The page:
The Experience Trap and How to Get Over It

Being knowledgeable in your field and the senior executive that holds all the answers is bad for your mental health. You think you already know how the dynamic happen, you’ve seen it all and done it all before, you think you can advise others and people need that advice. You are wrong. In fact, you are so wrong, that your approach is causing you to lose business and stop developing. Unless you are offering a specialist design or engineering service, advising and mentoring from an expert position is a very dangerous business.

The moment you step into an external consultant position and away from working inside a team, you become absorbed into what you know not how to learn from others. You get paid to apply the skills that you developed before and do what you did before. You provide a service based on how you did it previously, sometimes making just minor changes from another client or job and resending. Or, even worse, making minor adaptations from an internet search to meet the proposal requirements. In essence, you aim to deliver what the client thinks they want.

You are in the trap of too much knowledge and experience. Reusing what you know is making you outdated. Over time, you will be so out of touch with your market, you’ll start complaining that the youngsters in the industry have no idea how to do things properly. Later, you’ll be complaining that budgets are cut and consultancy work is drying up, or you will sit in your job until a restructure happens to bring the worst kind of news for you.

Getting over the trap gained from experience is critical to every senior manager in their career. The moment you feel you know your field so well that you don’t need to continue learning new trends and development is the moment you start your slow decline. Psychologists report on the depression of those late in their careers while the media comment on the difficulty of being hired when you’re over the age of forty. While experience offers a fantastic perspective and knowledge, without a direction to innovation and future opportunities, it counts for little more than a catalogue of historical events in your chosen industry.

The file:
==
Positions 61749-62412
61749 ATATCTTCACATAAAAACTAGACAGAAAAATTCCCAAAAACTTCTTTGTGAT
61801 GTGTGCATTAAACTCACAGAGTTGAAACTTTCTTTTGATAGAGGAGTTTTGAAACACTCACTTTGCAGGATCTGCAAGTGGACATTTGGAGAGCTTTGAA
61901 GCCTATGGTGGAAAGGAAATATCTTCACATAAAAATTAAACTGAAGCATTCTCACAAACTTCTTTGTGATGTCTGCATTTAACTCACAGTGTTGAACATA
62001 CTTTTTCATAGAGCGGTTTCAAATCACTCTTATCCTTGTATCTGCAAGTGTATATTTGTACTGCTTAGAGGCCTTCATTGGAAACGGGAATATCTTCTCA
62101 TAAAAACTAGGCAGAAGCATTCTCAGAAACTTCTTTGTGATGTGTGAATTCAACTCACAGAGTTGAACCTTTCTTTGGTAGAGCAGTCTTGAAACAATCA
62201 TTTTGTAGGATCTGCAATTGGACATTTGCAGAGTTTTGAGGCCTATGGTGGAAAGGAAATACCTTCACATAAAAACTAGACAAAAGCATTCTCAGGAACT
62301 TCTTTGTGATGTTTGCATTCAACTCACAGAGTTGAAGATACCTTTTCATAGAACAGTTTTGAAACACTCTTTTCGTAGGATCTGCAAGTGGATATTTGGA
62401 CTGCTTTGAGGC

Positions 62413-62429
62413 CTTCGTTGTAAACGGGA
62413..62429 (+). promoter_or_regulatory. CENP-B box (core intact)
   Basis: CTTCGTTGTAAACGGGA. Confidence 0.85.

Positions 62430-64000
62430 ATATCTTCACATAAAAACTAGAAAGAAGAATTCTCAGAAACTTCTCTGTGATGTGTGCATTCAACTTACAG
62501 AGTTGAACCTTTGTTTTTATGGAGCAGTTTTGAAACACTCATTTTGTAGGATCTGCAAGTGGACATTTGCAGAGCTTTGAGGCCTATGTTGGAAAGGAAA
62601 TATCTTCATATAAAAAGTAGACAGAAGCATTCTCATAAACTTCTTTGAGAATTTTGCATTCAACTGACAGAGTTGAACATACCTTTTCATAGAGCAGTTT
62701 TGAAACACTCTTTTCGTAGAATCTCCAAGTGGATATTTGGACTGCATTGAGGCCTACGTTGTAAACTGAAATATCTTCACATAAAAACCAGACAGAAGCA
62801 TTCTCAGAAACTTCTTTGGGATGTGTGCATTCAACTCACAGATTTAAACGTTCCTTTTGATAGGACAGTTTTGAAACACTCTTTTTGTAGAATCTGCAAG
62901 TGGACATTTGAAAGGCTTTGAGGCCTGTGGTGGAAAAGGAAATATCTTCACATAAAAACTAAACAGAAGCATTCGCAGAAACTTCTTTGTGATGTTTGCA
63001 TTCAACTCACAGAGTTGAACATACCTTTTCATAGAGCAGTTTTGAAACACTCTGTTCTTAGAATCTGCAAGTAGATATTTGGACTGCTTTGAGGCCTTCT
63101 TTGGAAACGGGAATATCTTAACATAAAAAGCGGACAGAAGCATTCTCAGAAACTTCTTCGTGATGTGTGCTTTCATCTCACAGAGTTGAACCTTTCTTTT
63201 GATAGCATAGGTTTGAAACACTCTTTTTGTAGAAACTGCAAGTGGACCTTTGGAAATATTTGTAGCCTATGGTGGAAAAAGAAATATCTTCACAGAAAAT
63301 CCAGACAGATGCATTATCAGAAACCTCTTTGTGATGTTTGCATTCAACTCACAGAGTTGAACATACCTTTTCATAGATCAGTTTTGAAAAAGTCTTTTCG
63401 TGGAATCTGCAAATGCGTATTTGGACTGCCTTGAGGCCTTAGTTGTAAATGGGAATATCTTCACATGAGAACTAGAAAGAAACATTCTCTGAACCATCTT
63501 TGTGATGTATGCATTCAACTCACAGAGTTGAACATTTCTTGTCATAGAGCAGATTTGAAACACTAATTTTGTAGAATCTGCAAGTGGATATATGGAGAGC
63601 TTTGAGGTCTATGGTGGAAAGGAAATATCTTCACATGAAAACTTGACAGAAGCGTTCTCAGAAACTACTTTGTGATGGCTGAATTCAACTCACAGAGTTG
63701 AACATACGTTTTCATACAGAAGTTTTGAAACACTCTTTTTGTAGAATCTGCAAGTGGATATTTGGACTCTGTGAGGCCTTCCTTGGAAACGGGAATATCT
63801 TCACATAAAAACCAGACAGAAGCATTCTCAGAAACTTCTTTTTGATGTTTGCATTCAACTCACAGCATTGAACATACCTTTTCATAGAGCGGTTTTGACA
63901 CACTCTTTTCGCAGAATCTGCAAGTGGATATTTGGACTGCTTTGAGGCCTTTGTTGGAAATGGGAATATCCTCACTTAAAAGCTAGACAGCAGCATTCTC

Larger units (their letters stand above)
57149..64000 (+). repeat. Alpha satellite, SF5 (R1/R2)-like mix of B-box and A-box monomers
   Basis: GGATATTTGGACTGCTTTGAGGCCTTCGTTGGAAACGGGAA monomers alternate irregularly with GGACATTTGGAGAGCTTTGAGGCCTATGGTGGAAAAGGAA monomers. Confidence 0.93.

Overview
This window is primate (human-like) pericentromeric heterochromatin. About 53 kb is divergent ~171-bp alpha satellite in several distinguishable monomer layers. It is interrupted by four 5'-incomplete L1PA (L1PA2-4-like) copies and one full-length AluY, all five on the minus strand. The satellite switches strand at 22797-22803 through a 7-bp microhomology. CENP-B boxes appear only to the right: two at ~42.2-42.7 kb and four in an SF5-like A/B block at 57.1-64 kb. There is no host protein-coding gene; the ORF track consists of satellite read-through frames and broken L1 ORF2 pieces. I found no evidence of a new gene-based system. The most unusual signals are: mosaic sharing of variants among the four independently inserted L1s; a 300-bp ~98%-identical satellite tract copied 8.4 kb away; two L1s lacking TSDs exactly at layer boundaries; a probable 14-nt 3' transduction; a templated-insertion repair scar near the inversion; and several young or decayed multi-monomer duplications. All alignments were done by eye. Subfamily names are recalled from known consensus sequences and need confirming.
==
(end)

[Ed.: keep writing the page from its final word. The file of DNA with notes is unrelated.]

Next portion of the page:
Purposefully maintaining a space in your mental approach for learning is the only way to avoid the entrapments of the seasoned mind. Adopting curiosity towards the opinions of younger professionals rather than a critical judgment of their contribution will position you to receive and learn about changes as they happen. Learn how to collaborate with these new ideas and to enrich them rather than replace them with your experience.

Reverse mentoring is a wonderful approach to achieving an equal balance of contributions to new ideas. It involves valuing the opinions of a younger professional and participating in an exchange with your own. A well-matched mentor and mentoree relationship is both stimulating and deeply rewarding to both sides, an equally beneficial meeting of minds.

It’s easy to dismiss new jargon and models as a rehash of what you know but developments and adaptations happen for a reason, acknowledging this and understanding the benefits will help you stay on top of your game.

It’s also easy to drift away from your career as life happens, be it raising a family or dealing with private challenges. With the abundance of free university courses and resources available online, it takes very little effort to periodically reacquaint yourself with your special area. Re-subscribing to industry press and following new emerging thought-leaders will also help you recognise when you’ve let your knowledge drift.

There is never a time that you will ever know all there is to know about your industry and work. The moment that thought happens is the moment you put yourself at risk of stagnation. The more gradual your own learning process is with regards to knowing and applying the changes that are happening in your field, the easier it is to combine it with your experience to create innovative ideas and offer your solutions as a unique leading edge. This approach is what is required to bring your experience as a benefit to your clients rather than an expiring method that was the pattern of attracting new business in the past.

So much intelligence and knowledge is lost by those that fail to understand the value of new information and forget to continue learning. Adopt purposeful learning as a strategy to avoid the trap of thinking you have too much experience. Use the process to bring wisdom to your business and benefit to all those whom you impact.